Two successful vaccination campaigns have helped curb a measles outbreak in the Central African Republic (CAR), the World Health Organization (WHO) said on Tuesday.
In a weekly update, WHO Africa commended the war-ravaged country’s measles response “particularly in the context of COVID-19 and continuing insecurity.”
A total of 2.6 million children were immunized in the vaccination campaigns, with particular emphasis on children aged between six and 59 months, according to the statement.
However, it stressed that there “is no room for complacency” as children have been given one dose so far and “experience elsewhere suggests that two doses are needed for full immunity.”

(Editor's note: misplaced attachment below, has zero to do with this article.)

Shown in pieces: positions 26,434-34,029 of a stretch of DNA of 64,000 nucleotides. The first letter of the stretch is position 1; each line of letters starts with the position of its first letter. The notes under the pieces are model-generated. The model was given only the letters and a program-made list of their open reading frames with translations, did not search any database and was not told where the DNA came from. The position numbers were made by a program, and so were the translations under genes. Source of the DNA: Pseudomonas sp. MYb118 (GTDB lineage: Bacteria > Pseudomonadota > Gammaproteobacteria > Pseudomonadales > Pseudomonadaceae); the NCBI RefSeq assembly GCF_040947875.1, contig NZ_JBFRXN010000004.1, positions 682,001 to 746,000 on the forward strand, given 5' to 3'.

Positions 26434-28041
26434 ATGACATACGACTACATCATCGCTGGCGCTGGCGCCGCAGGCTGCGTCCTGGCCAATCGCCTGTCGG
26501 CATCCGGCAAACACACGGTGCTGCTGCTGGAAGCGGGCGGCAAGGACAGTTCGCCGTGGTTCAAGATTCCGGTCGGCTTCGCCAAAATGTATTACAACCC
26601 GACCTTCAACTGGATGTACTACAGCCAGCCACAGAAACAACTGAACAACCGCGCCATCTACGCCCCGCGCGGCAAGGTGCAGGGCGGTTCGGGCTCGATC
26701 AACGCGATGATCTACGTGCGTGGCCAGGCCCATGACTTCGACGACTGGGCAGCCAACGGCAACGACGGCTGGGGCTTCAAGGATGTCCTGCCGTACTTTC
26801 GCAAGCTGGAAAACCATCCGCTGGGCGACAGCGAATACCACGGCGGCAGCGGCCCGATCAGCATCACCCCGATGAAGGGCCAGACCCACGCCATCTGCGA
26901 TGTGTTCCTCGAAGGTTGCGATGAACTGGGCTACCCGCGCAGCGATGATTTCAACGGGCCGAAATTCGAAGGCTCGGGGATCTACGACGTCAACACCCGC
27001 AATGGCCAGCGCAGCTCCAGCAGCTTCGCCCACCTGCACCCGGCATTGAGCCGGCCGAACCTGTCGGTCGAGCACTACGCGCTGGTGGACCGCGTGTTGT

The global body said “momentum needs to be maintained for vaccine programmes for all vaccine preventable diseases to ensure no further outbreaks.”
With the measles outbreak having claimed at least 137 lives since last year, WHO urged CAR authorities to continue immunization campaigns for vaccine preventable diseases.
It said the country must reinforce mechanisms to ensure that targeted populations are reached and further outbreaks prevented.
Outbreaks of measles, still common in developing countries, particularly in parts of Africa and Asia, can be especially deadly in countries experiencing or recovering from a natural disaster or conflict.
Damage to health infrastructure and health services interrupts routine immunization, and overcrowding in residential camps greatly increases the risk of infection, according to the WHO.
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